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2012, Vol.18, No.2

  • 1.

    Ecological Ethics in the Rhetoric Structure of Genesis 1:1-2:4a

    Eunwoo Lee | 2012, 18(2) | pp.10~34 | number of Cited : 7
    Abstract PDF
    The entire ecosystem is now confronting a serious crisis as a consequence of environmental pollution and ecological destruction. The critics of the Christianity argue that the anthropocentric world view in the Bible brought about environmental crisis. The purpose of this paper is to focus on Genesis 1-2 which, according to the critics of the Bible, justifies evironmental destruction and suppression, and to study the feasibility of their argument. For this purpose, the present writer investigates the rhetoric structure in Genesis 1:1-2:4a and finds symbolic instructions given to maintain the balanced harmony and beauty of the created world. The present writer also attempts to make lexical and exegetical analysis on the verbs as ‘conquer’ and ‘subdue’, which the critics of the Christianity maintain as one of the most environmentally destructive terminologies. The writer stresses the democratic concept of Imago Dei which is given to the human being. The writer examines the ecological meaning in the concept of the Sabbath and dietary culture which is emphasized in Creation story. In conclusion, the writer argues that the contention of Christian critics is resulted from the misunderstanding or deficiency of knowledge on the biblical texts and expressions. At the same time, the writer insists that biblical scholars should make more efforts for ecological Bible reading and meet the demands of the times to preserve the ecosystem.
  • 2.

    The Plague Fallen Upon the Land

    Chang, Sok-chung | 2012, 18(2) | pp.35~57 | number of Cited : 0
    Abstract PDF
    Why do we have the account on the plague of locusts? In what sense the swarm of locusts becomes the plague at the time of Exodus? This study intends to analyze the narrative of the eighth plague, the plague of locusts in Exodus 10:3-20. The usage of the words denoting ‘the land’ indicates that the main target of the plague is directed to the land itself, not the plants on the land. The locusts made the land of Egypt desolate and barren, so that the people of Egypt and Israel could not live there. Especially many locusts made the land dark and covered the ‘eye of the land’. This resulted in the consequence that the Egyptians could not see the land at all. Also instead of the expression such as ‘the plants’, the author uses the phrase ‘the plants in the land’ in the text in order to indicate that the focus of the text is ‘the land’. When Moses prayed, those locusts were removed. The text maintains that “not a single locust remained in all the land of Egypt”. To the author the purpose of the plague is the complete destruction of the locusts, especially from the land of Egypt. Many thought that the real victims of this plague were the plants and trees. However, a close analysis of the narrative of the plague shows that there is only one victim, that is, the land of Egypt. This land became desolate and the locusts did make it happen. Of course, the plants and trees were needed because the locusts wanted something to consume. But eventually the locusts were those which made the land of Egypt uninhabitable. Thus, the plague of the locusts was “the plague fallen upon the land”.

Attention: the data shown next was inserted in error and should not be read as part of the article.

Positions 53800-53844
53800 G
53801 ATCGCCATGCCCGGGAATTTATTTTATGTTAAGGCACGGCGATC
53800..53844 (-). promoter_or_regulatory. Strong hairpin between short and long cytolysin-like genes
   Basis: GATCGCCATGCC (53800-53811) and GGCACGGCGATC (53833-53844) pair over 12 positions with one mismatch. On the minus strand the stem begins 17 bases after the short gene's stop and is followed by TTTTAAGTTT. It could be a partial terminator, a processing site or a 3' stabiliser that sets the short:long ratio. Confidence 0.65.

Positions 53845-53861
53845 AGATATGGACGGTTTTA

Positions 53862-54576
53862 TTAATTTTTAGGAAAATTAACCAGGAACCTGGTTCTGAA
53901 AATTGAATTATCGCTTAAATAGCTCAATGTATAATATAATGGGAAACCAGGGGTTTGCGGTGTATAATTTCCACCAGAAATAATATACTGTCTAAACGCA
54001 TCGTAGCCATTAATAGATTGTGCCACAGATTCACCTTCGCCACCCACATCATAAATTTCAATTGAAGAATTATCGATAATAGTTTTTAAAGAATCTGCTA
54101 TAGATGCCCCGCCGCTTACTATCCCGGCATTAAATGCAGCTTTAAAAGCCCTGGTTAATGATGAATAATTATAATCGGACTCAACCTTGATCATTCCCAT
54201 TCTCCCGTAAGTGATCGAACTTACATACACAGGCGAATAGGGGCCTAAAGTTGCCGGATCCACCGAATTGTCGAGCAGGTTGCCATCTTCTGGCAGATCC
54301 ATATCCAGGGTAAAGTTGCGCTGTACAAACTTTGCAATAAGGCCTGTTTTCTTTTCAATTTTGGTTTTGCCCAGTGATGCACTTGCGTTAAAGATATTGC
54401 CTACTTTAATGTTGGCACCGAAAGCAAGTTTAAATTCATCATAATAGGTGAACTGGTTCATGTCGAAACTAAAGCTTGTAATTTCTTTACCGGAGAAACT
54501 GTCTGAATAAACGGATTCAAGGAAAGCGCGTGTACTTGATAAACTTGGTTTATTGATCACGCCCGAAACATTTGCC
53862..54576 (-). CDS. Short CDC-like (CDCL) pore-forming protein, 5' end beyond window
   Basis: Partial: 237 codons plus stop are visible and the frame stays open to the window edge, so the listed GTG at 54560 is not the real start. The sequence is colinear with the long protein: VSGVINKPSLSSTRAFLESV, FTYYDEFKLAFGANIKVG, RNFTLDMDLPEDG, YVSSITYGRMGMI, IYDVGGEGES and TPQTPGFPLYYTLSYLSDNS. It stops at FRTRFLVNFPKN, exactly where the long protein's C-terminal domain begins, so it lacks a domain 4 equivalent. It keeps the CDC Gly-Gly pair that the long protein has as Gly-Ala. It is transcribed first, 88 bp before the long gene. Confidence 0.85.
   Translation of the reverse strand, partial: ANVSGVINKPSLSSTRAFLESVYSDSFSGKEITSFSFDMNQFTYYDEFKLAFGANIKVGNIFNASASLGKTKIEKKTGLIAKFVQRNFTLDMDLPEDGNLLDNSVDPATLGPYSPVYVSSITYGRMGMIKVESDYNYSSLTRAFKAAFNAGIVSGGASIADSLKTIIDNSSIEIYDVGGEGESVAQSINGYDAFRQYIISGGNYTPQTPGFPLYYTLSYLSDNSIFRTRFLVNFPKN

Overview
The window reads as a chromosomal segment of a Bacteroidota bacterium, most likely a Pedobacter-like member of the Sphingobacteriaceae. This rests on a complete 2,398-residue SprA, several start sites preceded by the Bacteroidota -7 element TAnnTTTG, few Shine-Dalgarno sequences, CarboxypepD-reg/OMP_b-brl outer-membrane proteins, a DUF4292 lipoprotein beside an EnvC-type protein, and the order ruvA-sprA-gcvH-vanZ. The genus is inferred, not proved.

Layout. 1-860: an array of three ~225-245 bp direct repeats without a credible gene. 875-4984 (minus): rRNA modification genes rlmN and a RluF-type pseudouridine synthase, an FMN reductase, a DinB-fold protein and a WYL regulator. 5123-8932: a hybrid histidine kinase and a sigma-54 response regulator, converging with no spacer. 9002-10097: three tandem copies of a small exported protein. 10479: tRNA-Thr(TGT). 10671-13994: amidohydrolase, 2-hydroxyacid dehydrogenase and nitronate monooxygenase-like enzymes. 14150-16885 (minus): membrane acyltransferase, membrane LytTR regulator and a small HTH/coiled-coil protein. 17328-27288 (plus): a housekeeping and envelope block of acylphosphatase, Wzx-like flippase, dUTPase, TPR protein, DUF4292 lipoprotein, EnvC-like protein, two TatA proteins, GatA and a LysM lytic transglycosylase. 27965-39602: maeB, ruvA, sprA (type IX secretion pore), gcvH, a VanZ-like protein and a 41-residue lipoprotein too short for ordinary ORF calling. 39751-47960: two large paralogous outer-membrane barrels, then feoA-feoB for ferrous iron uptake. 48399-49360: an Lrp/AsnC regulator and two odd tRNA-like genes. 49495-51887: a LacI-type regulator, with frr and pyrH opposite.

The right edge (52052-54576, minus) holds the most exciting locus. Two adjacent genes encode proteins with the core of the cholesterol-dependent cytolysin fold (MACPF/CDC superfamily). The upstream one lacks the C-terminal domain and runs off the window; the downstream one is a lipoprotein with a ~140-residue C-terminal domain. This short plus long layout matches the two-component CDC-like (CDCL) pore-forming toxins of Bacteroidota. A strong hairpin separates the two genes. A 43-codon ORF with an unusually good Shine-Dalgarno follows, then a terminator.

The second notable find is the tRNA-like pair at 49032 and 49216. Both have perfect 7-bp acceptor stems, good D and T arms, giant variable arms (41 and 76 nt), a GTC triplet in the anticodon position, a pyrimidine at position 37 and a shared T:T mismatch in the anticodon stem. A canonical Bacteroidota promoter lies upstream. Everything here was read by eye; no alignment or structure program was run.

• 3.

    Theological meaning of Ezek 47:13ff. as the Finale of the Book of Ezechiel

    임시영 | 2012, 18(2) | pp.58~85 | number of Cited : 13
    Abstract PDF
    The research begins with the study on the literary structure of Ezek 47:13ff., which will be expected to clarify that the section forms the climax of the whole book. Through this analysis of Ezek 47:13ff. it will answered to the questions: what are the characteristics and symbolic meanings of the descriptions of land's boundaries as well as the land distribution, and what kind of theology can be shed to the whole book of Ezekiel? This study proves that Ezek 47:13ff. is not the results of editorial activities. Rather it is appropriate, realistic, and meaningful conclusion which embraces the whole book. In the circumstances of the land distribution which is made for the tribes of Israel under Yahweh's initiative, Ezek 47:13ff. develops three endings: the first, the finale of the systematic draft(Verfassungsentwurf) of Ezek 40-48; the second, the end of Ezek 33-48(declaration of salvation); the third, the end of the whole book of Ezekiels. Yahweh himself restores Israel and leads Israel to that land which regains vitality once again. Also, Yahweh himself distributes this land to the twelve tribes of Israel. Yahweh's sanctuary will stand at the center of the land. However, the center of the ideal and restored Israel is not the geographical location. Yahweh himself stands in the center(theologcal location). This city is named ‘Yahweh Shammah’. Thus, Yahweh appears as the new center of Israel.